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* Anyone make chuppahs? Anyone know anyone who makes chuppahs? I mean the kind with lots of sewing, not the kind where you tie a tallis to poles. This is a practical question, as in, I've met someone who needs it done and I don't have any recommendations.

* You know when your neighbour is cleaning, because all their roaches come running into your apartment.

* I am so happy that I have a hand-held suckything that sucks up roaches, and then you slap a lid on them so they can't get out.

* Angela at Rumors Hair Salon in Riverdale is made of cookies.

* There was the most glorious rain on Friday; the whole surface of the road was swimming with the sort of flow you usually see in the gutter, but not running down the gutter, running down the camber. So much that the raindrops were throwing up lots of water on landing, as they would when falling onto a river. Very pretty to watch - at least if you were standing a sensible distance from the gutters, which were full enough that zooming cabs sent water six feet onto the pavement.

* Writing on Nice Klaf is so very different from writing on Nasty Klaf.

* Reading Etz Hayim on Tazria - on the bit about new mothers. Etz Hayim confidently asserts that the related impurities and required sacrifices are all theoretical, and that childbirth is not meant to be negative or any kind of punishment. One wonders if the author had read, oh, you know, the bit where God says that childbirth is going to suck because of Eve having screwed up? They possibly should have expressed their point with a little more care.

* Have never noticed before that Adam does not name Eve until *after* all the unfortunate business with the serpent. God says "I'm going to kick you out of the garden and you are going to have to work hard and it's going to suck and serve you right," and *then* Adam names the woman Eve, or Hava, which is a Life kind of word. Now perhaps that was because God invented childbirth on the spur of the moment and before that, calling her Lifey would have been silly, but still. He could have named her Holey or Faithless or Thanks A Lot, so calling her Lifey was quite a good deal really. And further, at that point Adam is actually still only generic, he is HaAdam and doesn't really have a name at all. This is sort of interesting.

* I probably ought to post that post about how I've started writing a new Torah :) You might have guessed from me talking about klaf and the early Genesis stories...
hatam_soferet: (Default)
( Mar. 2nd, 2009 05:55 am)
In the four-plus years I've lived in this city, I've never actually had to ditch professional obligations because of snow, but this morning I have a commitment to read Torah at the shul's morning minyan, and there is a respectably large amount of snow out there. I've heard of these quasi-mythical beasts called Snow Days, but I've never had to find out, at 6am, whether it Is One, and I don't actually know how it works.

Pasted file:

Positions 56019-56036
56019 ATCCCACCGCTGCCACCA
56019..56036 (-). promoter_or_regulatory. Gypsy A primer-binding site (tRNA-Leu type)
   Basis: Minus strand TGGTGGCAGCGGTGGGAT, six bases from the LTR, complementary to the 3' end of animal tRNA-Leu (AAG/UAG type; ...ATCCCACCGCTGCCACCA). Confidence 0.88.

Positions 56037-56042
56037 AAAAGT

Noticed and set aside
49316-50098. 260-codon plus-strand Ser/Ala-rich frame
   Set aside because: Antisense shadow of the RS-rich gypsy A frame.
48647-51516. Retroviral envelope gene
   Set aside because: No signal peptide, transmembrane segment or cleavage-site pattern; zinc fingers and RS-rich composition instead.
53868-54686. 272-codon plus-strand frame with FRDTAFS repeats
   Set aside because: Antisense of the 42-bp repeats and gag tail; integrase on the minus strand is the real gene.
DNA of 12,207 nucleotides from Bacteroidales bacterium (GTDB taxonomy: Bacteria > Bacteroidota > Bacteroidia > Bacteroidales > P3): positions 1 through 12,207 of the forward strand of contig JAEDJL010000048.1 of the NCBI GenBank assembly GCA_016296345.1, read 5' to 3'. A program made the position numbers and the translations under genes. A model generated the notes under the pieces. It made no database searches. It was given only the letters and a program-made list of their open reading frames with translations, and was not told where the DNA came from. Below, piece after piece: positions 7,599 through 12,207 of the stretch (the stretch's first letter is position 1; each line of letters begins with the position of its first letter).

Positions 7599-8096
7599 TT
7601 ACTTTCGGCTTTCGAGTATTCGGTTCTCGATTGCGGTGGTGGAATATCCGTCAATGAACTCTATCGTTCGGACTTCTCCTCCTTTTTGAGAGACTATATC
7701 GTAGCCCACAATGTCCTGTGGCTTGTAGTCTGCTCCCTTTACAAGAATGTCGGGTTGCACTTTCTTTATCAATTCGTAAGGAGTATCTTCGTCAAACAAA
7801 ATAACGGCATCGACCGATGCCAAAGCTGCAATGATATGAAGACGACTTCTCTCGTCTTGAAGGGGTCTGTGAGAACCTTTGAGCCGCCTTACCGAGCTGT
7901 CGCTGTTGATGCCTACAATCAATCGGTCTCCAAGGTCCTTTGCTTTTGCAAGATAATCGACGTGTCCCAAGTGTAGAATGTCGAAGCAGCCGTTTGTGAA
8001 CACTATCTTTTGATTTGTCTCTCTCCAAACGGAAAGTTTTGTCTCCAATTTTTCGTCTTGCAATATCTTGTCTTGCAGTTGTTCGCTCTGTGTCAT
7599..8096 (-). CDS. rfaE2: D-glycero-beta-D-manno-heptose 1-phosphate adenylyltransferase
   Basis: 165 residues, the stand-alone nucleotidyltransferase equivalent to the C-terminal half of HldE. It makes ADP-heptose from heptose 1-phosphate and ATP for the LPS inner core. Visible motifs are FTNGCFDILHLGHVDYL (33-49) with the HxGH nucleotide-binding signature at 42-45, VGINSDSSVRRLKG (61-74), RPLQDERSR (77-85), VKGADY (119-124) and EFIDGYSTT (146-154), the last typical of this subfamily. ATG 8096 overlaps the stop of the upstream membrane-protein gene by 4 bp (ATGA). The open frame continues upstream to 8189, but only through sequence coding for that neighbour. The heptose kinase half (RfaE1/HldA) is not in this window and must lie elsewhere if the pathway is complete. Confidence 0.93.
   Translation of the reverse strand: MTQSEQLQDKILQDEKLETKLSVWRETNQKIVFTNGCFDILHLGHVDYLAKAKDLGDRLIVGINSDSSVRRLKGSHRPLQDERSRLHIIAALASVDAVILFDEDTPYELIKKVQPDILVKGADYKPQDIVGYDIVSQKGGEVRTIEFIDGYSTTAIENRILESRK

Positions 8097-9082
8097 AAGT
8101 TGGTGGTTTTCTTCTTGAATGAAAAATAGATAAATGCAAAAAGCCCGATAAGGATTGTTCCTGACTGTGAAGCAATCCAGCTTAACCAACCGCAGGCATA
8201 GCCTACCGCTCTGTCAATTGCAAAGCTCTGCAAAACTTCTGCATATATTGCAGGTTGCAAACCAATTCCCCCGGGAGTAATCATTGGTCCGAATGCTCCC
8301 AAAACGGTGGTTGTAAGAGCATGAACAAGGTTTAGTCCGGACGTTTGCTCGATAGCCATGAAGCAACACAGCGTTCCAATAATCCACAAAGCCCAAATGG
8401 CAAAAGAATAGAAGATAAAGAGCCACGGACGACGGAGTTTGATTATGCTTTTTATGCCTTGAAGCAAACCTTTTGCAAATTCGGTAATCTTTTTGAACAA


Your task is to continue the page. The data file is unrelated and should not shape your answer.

That is to say, I can see from the internet that schools are closed, but does that mean minyan is cancelled? It's minyan! Minyan is about struggling to shul under adverse conditions in order to assemble ten people for morning prayers! Granted "adverse conditions" tends to mean "ugh it's too early for this" rather than "that's quite a lot of snow," but to my sleep-befuddled 6am brain, they seem equally adverse, and if exertion for the one is expected in the normal way of things, why not exertion for the other?

From the mighty scrapings and rumblings out there, I deduce that the main road is probably more or less clear (I can't see it from my windows), but on reflection, given the demographic of our morning minyan, it seems unlikely that a minyan's worth of people will be out there clearing the ground between their cars and the main road, or between their front doors and the place their ride usually collects them.

Which, I think, means I can go back to bed.
We're having a bloody cold winter, you may have noticed, and every so often (or "rather too often," depending) you hear someone banging on about how that proves there is no global warming BECAUSE IT'S COLD NOW.

Except.

For instance.

THOUSANDS of Victorians [that's in Australia, yo] were still without power today as the state's unprecedented heatwave dragged on with little relief in sight...

Victorian Premier John Brumby defended the state's power systems, saying the blackout was the result of catastrophic events during a record heatwave, the likes of which only occurred every 100 or 200 years.

“These are unprecedented conditions, it's the hottest week since records began,” Mr Brumby said in the bushfire-affected Latrobe Valley.


And more here.

Global warming means extreme climate conditions.

Just sayin'.

ETA: On reflection, I'm closing comments on this, because I am not especially interested in providing a forum for wank.
hatam_soferet: (tea)
( Oct. 15th, 2008 09:46 pm)